Douglas Elliman Makes a Grand Entrance Onto the L.A. Scene with its Patrick Tighe-Designed Office
Interior Design, July 1, 2016
No doubt about it. Douglas Elliman Real Estate is a big deal, with $22 billion in sales in 2015 alone. So the company’s first Los Angeles office had to be, well, a big deal. And who better to make it one than Patrick Tighe. Not only is his portfolio chock-full of the high-caliber residences that are Douglas Elliman’s stock in trade, but he also has expertise in commercial projects. As for a big-deal location, Beverly Hills was sine qua non.
Douglas Elliman hit the jackpot at the former William Morris Endeavor headquarters, a glass building being renovated at the time. A lease was signed for 10,000 square feet split between the ground and second levels, and discussions between Tighe, chairman Howard Lorber, and president and CEO Dottie Herman began. “Edgy, current, residential in character,” Tighe recalls of early directives. A tall order.
The other part of the mandate for Patrick Tighe Architecture had to do with the workplace-showplace equation. All 100 agents are upstairs, where the exposed ceiling is lit an otherworldly blue, and gray-and-black striped carpet flows past the workstations and into the private offices. The latter, fronted by bronze-framed glass, range from just 80 to 150 square feet. In a word, tight.
No worries, though. Given the nature of the real-estate business, the sales force spends most of the time out on the town. When agents are back in-house, amenities upstairs make up for the lack of diminished personal space. A pair of glassed-in “quiet rooms” are joined by a pantry, should staffers opt to grab lunch on the velvet-cushioned banquette. (For agents giving clientele the royal treatment, Spago, Scarpetta, and Bouchon are nearby.)
Then there’s the ground level, adjoining a plaza. Though devoid of formal offices, this is still a “work” space, a place for the sales team to meet clients in a relaxed atmosphere. “Super-flexible”—that’s Tighe’s take. “It was always part of the plan to be able to welcome up to 150 guests.” Thus far, Douglas Elliman has hosted wealth-management seminars as well as, full disclosure, Interior Design’s One Night Only event, where designers and manufacturers mixed and mingled.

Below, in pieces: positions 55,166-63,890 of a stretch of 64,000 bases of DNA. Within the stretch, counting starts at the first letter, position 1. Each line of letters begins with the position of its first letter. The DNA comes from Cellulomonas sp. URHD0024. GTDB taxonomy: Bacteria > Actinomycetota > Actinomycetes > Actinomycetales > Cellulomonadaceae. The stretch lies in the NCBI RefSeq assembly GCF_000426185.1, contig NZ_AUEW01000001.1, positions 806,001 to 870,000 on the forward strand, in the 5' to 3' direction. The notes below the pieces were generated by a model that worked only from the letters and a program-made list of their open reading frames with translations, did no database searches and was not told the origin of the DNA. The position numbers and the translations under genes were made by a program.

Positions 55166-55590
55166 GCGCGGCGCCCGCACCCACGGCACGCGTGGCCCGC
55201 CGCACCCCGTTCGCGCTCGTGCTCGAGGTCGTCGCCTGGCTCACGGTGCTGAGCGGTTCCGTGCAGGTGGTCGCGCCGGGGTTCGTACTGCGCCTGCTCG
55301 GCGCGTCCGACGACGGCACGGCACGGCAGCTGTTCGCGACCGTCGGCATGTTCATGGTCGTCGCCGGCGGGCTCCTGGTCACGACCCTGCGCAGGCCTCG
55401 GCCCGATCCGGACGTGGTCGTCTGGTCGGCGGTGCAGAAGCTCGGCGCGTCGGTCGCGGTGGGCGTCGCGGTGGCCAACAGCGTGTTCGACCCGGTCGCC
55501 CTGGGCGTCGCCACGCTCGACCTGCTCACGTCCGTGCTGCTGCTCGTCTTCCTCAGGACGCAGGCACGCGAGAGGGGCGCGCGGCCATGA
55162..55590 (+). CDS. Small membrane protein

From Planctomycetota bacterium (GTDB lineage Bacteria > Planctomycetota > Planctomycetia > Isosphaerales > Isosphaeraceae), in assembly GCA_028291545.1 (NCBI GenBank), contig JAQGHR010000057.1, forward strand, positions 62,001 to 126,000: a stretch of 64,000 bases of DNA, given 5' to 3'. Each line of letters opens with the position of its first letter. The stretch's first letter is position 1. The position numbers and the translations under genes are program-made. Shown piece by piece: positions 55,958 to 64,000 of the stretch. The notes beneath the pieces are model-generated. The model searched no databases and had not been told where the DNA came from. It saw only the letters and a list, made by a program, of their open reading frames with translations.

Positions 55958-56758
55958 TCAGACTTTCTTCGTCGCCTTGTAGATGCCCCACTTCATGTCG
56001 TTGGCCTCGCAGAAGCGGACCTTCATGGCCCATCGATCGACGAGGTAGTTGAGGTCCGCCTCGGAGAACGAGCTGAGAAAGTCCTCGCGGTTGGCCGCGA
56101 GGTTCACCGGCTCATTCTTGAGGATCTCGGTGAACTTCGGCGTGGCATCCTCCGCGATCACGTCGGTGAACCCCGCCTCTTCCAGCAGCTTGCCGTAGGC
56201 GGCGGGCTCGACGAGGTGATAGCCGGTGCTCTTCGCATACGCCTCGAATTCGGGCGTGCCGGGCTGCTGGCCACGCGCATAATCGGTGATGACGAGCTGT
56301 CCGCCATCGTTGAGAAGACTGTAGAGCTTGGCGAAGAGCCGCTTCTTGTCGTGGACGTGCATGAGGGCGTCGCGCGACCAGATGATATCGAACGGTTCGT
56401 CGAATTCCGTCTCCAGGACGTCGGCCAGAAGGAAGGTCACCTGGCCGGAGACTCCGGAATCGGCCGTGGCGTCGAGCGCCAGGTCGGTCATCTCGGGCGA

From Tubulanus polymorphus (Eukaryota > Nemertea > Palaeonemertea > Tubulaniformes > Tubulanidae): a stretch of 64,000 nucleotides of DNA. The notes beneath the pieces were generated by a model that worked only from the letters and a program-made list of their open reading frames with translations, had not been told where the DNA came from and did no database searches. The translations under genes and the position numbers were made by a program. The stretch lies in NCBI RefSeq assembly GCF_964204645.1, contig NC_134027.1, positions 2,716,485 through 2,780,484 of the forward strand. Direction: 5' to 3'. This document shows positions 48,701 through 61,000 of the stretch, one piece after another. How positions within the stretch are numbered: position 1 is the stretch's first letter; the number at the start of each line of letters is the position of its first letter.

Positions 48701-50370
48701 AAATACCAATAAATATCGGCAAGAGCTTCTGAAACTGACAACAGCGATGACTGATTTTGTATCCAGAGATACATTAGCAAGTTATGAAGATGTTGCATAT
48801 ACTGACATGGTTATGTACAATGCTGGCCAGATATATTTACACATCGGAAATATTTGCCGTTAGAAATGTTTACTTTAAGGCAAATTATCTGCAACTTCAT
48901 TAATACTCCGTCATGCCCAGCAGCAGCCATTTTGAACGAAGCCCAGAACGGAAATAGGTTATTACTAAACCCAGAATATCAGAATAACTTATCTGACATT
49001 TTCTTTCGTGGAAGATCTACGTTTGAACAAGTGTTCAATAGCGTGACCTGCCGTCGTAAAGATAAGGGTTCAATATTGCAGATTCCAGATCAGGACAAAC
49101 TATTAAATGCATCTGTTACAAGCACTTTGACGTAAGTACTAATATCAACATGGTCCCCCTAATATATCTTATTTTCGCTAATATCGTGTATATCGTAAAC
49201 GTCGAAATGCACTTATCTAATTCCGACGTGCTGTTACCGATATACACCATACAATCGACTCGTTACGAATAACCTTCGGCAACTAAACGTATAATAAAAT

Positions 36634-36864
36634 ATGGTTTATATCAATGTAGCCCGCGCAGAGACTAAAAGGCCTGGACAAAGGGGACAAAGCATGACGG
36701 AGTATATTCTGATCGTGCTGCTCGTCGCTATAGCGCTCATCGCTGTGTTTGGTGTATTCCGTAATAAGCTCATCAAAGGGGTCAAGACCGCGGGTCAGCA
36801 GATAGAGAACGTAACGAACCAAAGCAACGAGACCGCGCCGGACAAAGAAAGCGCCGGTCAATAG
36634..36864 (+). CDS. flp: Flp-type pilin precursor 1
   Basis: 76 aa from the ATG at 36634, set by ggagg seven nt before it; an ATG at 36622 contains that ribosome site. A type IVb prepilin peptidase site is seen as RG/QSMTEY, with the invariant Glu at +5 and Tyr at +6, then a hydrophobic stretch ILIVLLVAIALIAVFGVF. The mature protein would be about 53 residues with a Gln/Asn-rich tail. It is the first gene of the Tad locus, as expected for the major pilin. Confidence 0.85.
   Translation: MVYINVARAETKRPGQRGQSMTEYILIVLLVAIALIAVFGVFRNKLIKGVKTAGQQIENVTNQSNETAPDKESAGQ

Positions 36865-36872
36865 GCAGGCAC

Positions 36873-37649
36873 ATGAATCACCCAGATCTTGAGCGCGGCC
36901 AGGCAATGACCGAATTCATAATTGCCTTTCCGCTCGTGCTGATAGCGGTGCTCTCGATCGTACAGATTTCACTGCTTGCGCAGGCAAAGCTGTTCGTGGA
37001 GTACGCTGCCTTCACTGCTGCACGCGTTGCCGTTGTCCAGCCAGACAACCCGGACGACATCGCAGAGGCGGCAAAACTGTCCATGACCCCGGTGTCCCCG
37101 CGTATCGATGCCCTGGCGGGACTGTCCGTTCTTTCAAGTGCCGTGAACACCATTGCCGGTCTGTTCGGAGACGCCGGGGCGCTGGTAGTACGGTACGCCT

To make guests and clients feel at home, Tighe set up part of the ground level as a grand living room comprising two seating groups that immediately read residential. His scheme couples “classic furnishings,” he notes, with luxe materials. Think leather-covered sofas, a variety of armchairs, and a wooden table, all counterbalancing the more industrial aura upstairs.
That desired flexibility comes into play with the lounge’s ingenious central partition in steel with a bronze patina, supporting a video screen on each side. When positioned perpendicular to the window wall, the partition makes the two seating groups feel more intimate. Then swing the partition up against the windows, and the outward-facing monitor becomes a kinetic billboard for Douglas Elliman. Especially at night, it’s a clever work-around to the City of Beverly Hills ban on such advertising.
Next to the lounge, a glass-box conference room can join the party when the two outer walls stack away. Remove the long white table and the task chairs, and the space melds with the lounge as an even more generous entertaining venue. The erstwhile conference room’s rift-oak cabinetry even provides another perch for cocktails and hors d’oeuvres.
Functionality aside, the entire ground level is really Douglas Elliman’s grand entrance on the L.A. scene. The wow moment is a spectacular stairway entirely of Tighe’s invention—the two levels were previously devoid of a connector. Just past the entry, this ribbon of flawless white plaster actually starts out as the front of the reception desk, then swoops upward to become a balustrade featuring a continuous cove of LEDs to illuminate the gray-stained oak steps. Yes, all told, the stair is one of the most challenging solutions he has ever pulled off.
Nevertheless, he says, “The interiors and furnishings are as important as the architecture.” The icing on the cake was getting to choose the art. He went with local artists including Ed Moses, whose drawings from the 1960’s and ’70’s were the subject of an exhibition at the Los Angeles County Museum of Art on the eve of his 90th birthday.
Want proof positive that Douglas Elliman is truly a big deal? The TV network Bravo has been there to shoot its Million Dollar Listing with twin super-agents Josh and Matt Altman. Away from reality TV, back in the real world, stay tuned for Tighe’s next Douglas Elliman appearance, an office up the coast in Malibu.
Antonio Follo; Haleh Olfati; Kervin Lau; Mina Jun; Michael Ho; Bran Arifin; Joanne Kim: Patrick Tighe Architecture. KGM Architectural Lighting: Lighting Consultant. Coffman Engineers: Structural Engineer.
L.H. Hajnal & Associates: MEMP. AM Cabinets: Woodwork. L.E. Waters: General Contractor. Lincoln Properties: Project Manager.
By Edie Cohen